Dublin startup Intouch has raised nearly €600,000 to take its retail tech international

The three-year-old startup is plotting expansion in Europe, the US and the Middle East.

By Jonathan Keane Reporter, Fora

INTOUCH, A STARTUP building data analytics tools for brick-and-mortar stores, has raised nearly €600,000 to expand beyond Ireland.

Company filings show that the Dublin-based startup took on a funding injection of €596,000 recently from a number of backers. It previously disclosed €230,000 in early stage investment.

Intouch, which was set up in 2015, develops tools to help traditional retailers gather and analyse data that is collected in-store to improve operations and customer interaction.

The startup’s backers include Vincent Nolan, a former IT head at Applegreen and Musgrave, Liam Davis, the former chief financial officer at Brite:Bill, and Egyptian investment firm A15.

“The money is going to be used to further fuel our international growth that we’re hitting at. Intouch has been doing very well, mainly in the Irish market,” co-founder Tim Arits told Fora.

Intouch secured Supervalu as its first customer and recently signed up a large forecourt retailer, although Arits declined to name the client.

“It has a very substantial footprint within Ireland,” he said.

“We have a lot of success and momentum inside the country and to further fuel the growth internationally we decided to raise a bridge round to get us ready for the next phase of growth.”

intouch-retail Tim Arits (right)
Source: Intouch

“Our main target markets are going to be, within Europe, the Netherlands, Germany and the UK, and we’re also talking to multiple retailers in North America.”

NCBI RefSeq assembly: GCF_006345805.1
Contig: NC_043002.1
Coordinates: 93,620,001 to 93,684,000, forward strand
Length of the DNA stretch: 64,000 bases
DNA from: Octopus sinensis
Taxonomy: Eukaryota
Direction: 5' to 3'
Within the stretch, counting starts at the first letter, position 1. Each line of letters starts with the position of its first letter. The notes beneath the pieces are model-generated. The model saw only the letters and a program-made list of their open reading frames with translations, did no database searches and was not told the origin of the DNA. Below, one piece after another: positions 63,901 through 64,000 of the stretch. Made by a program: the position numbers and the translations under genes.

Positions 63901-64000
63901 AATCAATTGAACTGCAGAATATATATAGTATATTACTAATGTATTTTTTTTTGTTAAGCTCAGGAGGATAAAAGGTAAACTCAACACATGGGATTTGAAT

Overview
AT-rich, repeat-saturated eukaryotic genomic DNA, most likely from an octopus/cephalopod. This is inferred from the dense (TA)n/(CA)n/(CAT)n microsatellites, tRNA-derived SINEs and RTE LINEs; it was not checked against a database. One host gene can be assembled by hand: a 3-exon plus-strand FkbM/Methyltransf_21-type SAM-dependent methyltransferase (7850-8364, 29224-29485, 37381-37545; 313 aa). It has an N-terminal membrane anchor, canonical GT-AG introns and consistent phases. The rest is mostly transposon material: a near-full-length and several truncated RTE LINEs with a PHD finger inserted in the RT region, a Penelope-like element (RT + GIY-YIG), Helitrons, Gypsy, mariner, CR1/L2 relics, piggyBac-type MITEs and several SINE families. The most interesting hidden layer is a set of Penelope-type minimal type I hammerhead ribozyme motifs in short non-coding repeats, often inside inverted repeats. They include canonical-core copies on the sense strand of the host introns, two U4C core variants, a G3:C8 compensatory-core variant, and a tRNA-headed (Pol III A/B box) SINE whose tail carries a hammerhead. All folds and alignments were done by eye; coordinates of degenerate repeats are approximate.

Middle East talent

While it is headquartered in Dublin, Intouch also runs an office in El Gouna, Egypt for engineering and development thanks largely to a partnership with its Egyptian investors.

Egypt and the Middle East region is another area being targeted for growth, Arits explained.

“We see that the Middle East is developing very fast so there’s a lot of innovations coming from that region,” he said.

“We’re exploring our options for the Middle East as well because it’s very advanced and moving quickly, and they’re really catching up and have a lot of interest in new technologies.”

The decision to open the office in Egypt, where Intouch has eight staff, was also driven by a talent crunch in the Irish capital. The company currently employs 16 people in total.

Arits said that hiring technical talent in Dublin was too expensive and difficult to compete with the big players for tech staff.

“I think also when you look at the housing crisis in Ireland, it gets more and more expensive to live in and around Dublin. That forces us to look at different options,” he said.

“But I can confirm that our team in Dublin is growing as well and all the sales and data management are based in Dublin and they will be in Dublin going forward.”

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